Tuesday, February 19, 2013

The Sheikh and his Daughter, Bekaa Valley, Lebanon, Summer of 2009

I have known this man and his family for over sixteen years. In this small, tent city my photography was born. Since we first met five of his children have been born, including the young girl standing next to him. He is a brother to me, as she is a daughter.

Along with my blood family nearby, these are the faces that greet me in Lebanon. The expression on her face is the expression she shows me time and time again. She is aware of my love for her, and he allows this love to be expressed. In my travels this is quite rare, regardless of culture or location.

As a matter of fact, during this visit it happened. We were walking back from the end of the dirt path towards this very spot when she looked up at me and said these words: 'you are my father, my uncle and my brother.'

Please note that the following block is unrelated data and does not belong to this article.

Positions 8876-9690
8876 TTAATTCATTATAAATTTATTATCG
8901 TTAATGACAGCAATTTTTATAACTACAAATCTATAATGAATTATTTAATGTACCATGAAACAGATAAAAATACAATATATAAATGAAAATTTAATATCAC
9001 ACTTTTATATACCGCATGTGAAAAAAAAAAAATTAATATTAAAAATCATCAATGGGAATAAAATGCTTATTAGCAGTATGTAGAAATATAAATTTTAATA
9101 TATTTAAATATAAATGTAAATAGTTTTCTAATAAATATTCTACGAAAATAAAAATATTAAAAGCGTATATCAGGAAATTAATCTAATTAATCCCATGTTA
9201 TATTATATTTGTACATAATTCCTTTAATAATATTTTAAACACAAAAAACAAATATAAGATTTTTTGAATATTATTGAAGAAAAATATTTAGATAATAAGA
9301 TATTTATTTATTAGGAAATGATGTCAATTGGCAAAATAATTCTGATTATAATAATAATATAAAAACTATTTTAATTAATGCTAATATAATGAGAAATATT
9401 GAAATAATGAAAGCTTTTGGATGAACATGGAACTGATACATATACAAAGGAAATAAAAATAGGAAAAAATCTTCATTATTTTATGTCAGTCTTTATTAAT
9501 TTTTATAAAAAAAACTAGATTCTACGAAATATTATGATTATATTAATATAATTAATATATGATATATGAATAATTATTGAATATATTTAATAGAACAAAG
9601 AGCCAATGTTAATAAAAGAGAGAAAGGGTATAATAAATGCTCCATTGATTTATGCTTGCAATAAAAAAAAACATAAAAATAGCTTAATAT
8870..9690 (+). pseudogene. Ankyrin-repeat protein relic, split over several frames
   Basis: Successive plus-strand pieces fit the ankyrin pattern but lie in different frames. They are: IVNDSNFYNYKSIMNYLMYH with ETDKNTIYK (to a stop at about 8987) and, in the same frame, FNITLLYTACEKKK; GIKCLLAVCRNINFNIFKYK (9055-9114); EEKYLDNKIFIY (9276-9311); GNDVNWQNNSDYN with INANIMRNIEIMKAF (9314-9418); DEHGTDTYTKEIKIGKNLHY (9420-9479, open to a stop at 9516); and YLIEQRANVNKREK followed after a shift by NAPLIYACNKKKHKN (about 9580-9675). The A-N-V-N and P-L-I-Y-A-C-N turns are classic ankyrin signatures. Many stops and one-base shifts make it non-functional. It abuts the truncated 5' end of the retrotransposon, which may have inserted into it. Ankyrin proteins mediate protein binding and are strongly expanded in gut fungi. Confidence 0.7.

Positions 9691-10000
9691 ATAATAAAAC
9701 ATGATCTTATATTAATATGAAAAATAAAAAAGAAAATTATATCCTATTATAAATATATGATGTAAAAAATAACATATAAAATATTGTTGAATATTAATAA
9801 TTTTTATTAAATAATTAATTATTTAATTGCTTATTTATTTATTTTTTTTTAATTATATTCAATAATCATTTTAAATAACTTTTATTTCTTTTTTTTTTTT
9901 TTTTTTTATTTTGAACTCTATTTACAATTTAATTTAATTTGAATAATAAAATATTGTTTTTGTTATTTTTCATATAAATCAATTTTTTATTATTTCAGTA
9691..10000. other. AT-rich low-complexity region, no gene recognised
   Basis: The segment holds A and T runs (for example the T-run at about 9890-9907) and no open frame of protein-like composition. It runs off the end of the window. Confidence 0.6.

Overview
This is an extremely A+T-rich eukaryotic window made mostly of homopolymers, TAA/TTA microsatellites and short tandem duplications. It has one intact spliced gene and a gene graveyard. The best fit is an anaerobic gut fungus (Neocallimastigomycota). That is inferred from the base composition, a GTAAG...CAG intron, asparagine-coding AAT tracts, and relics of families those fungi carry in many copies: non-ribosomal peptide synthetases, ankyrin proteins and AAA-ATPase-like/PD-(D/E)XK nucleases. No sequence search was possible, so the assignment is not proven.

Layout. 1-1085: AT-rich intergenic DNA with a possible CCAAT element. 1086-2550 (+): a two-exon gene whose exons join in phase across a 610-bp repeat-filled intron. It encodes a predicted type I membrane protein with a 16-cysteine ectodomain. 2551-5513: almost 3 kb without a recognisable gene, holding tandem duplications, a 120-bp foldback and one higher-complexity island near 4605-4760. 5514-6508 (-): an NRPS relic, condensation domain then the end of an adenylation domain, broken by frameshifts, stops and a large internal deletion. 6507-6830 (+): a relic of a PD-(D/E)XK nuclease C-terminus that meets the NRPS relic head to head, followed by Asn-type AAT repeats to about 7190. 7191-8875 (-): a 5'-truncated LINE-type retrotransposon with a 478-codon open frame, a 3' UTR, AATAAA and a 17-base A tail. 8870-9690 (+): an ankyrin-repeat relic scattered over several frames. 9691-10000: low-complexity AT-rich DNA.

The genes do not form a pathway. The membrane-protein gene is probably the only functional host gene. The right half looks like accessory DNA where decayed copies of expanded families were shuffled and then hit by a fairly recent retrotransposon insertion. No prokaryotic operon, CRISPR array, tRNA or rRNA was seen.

She said these words without pause in response to my words: 'you are my mother, my sister and my daughter.' This is how comfortable this family allows me to be. While the work can be difficult at times, should anything happen that makes me feel like leaving, one conversation with this man and everything is straightened out.

On one occasion his own brother and I argued and it seemed that my work was finished. When he caught wind of the argument, he took it upon himself to call a meeting with the elders of the village. They listened to both sides and allowed me back into the village and into the lives of their girls.

This summer will mark three years since my last visit, and due to the instability in the region this year it seems improbable once again to visit. These wonderful people are Syrians living in Lebanon for the sake of work. Their girls work in the fields at least twelve hours a day while the boys work in various shops around town.

They live incredibly difficult lives, and do with the minimum while working in Lebanon until their return to Syria. It seems that this return is in peril at this moment, but my hope is that peace returns to their homeland and that they are safe while in Lebanon.

Halim Ina Photography